As the United States continues to decouple from China, seismic shifts are taking place in the global semiconductor industry.In August, the US government announced $50 billion in financing under the CHIPS and Science Act, signaling a significant investment in the nation’s chip manufacturing industry.
A $40 billion investment by US memory chip maker Micron has the potential to provide 40,000 new jobs in manufacturing and construction. Comprehensive export restrictions on “advanced computing integrated circuits (ICs), computer goods using such ICs, and some semiconductor production products” were placed in place by the US Commerce Department on October 7.
The Bureau of Industry and Security has added 31 Chinese institutions and companies to its list of unverified entities as a result of “a persistent lack of cooperation by a foreign government that prevents BIS from certifying the bona fides of organizations.” The restrictions apply to all US citizens who work without a permit in Chinese semiconductor production facilities that create or manufacture chips.
In the past, the US held the majority of the world’s semiconductor market (37% in 1990), but North Asian markets have eroded its supremacy over the past three decades. In contrast to the US’s 12% share, Taiwan (22%), South Korea (21%), Japan (15%), and China (15%) accounted for 73% of the world’s semiconductor production in 2020.
The Semiconductor Sector Association, which represents 99% of the US semiconductor industry, predicted in its 2020 report that China would increase its market share to nearly a quarter (24%), closely followed by Taiwan (21%) and South Korea (19%) by 2030, while the US share would decrease to 10%. The study presented several suggestions and emphasized how little government assistance is given to semiconductor businesses in the US compared to most Asian nations. For instance, the government’s “Made in China 2025” initiative provides strong support for semiconductor production in China.
Semiconductors are now widely used in many aspects of our daily lives and are necessary for other important technologies like artificial intelligence and quantum computing. Due to the COVID-19 epidemic, supply-chain issues, and increased demand from the automotive, entertainment, and other industries, there is currently a global shortage of semiconductor chips. Over the previous three years, memory chip sales have climbed by 31%, and they now make up a sizable percentage of the semiconductor manufacturing industry.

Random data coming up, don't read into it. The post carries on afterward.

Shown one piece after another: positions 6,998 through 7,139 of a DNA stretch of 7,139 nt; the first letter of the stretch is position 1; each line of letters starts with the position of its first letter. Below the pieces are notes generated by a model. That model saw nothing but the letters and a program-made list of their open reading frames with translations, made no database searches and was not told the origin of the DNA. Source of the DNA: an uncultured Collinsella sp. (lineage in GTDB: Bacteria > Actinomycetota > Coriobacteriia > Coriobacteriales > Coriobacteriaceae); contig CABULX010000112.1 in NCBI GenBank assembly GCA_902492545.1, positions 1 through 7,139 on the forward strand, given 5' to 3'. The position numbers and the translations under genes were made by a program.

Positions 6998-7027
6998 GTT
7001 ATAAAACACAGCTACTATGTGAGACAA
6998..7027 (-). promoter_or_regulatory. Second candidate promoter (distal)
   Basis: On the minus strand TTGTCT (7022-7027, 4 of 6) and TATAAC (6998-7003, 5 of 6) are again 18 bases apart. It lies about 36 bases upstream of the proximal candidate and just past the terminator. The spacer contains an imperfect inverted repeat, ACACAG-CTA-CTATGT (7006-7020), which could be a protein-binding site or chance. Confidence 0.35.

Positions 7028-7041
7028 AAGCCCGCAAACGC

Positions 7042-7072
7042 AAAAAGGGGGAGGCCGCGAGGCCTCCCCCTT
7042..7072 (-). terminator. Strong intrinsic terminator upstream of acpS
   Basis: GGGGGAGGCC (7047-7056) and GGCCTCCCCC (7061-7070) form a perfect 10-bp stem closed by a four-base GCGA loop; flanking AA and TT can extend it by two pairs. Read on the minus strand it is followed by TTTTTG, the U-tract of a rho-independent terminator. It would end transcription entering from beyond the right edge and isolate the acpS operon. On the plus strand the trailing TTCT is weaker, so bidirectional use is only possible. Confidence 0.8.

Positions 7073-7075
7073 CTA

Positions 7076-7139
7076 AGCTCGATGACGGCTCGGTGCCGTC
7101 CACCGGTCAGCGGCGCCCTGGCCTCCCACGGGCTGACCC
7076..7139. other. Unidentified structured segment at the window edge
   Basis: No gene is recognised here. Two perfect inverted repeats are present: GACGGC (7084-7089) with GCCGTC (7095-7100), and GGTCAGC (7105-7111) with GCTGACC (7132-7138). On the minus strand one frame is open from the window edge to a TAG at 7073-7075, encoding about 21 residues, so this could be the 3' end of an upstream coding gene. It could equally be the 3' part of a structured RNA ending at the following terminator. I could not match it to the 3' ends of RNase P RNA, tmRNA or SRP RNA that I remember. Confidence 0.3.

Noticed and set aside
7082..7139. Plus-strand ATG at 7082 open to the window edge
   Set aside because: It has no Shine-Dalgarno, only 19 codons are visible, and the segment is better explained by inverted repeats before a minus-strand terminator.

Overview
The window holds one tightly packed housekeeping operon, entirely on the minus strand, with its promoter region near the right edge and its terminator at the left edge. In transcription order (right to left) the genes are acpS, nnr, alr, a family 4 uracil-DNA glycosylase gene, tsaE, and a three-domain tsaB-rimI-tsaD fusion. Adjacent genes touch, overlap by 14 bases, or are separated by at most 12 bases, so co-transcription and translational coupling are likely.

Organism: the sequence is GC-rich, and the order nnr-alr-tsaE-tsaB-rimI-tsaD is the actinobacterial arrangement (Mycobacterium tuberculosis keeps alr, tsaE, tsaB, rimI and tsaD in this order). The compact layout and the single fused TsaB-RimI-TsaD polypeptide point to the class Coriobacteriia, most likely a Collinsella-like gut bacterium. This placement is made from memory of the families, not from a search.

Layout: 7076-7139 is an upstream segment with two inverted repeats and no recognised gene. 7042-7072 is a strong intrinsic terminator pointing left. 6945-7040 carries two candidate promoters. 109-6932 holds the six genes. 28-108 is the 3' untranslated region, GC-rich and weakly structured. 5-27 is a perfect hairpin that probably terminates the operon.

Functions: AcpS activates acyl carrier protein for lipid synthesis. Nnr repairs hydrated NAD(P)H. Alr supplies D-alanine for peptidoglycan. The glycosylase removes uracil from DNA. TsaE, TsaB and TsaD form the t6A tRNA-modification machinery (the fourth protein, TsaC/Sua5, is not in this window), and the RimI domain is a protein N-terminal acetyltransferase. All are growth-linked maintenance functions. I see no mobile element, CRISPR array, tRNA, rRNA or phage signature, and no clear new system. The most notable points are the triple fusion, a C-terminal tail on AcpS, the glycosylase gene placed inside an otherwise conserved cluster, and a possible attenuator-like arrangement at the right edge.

Although the US may not be the world leader in semiconductor production, it is home to several important suppliers for semiconductor processing, including Applied Materials, KLA, and Lam Research, and export restrictions include services.
The majority of semiconductor production facilities would be open twenty-four hours a day, seven days a week, with a maintenance and service contract purchased from these companies to resolve any flaws or servicing needs as soon as they materialize to maximize operations and output. The majority of semiconductor fabrication facilities rely on service contracts, so the restrictions imposed by the new export controls will have a detrimental effect on both China’s ability to fabricate semiconductors as well as, shortly, US semiconductor processing companies like Lam Research and Applied Materials, for which service contracts are a regular source of revenue.
As US semiconductor tech businesses struggle with the shifting nature of their client base and the abrupt departure of all of their workers from China, Applied Materials has predicted that it would suffer a loss of $400 million simply from the announcement.
According to the Boston Consulting Group’s estimate, US companies could lose 37% of their revenue if Chinese customers were not allowed to buy from them starting in 2020. This would affect the amount of money invested in R&D and the availability of highly skilled jobs in the US semiconductor industry.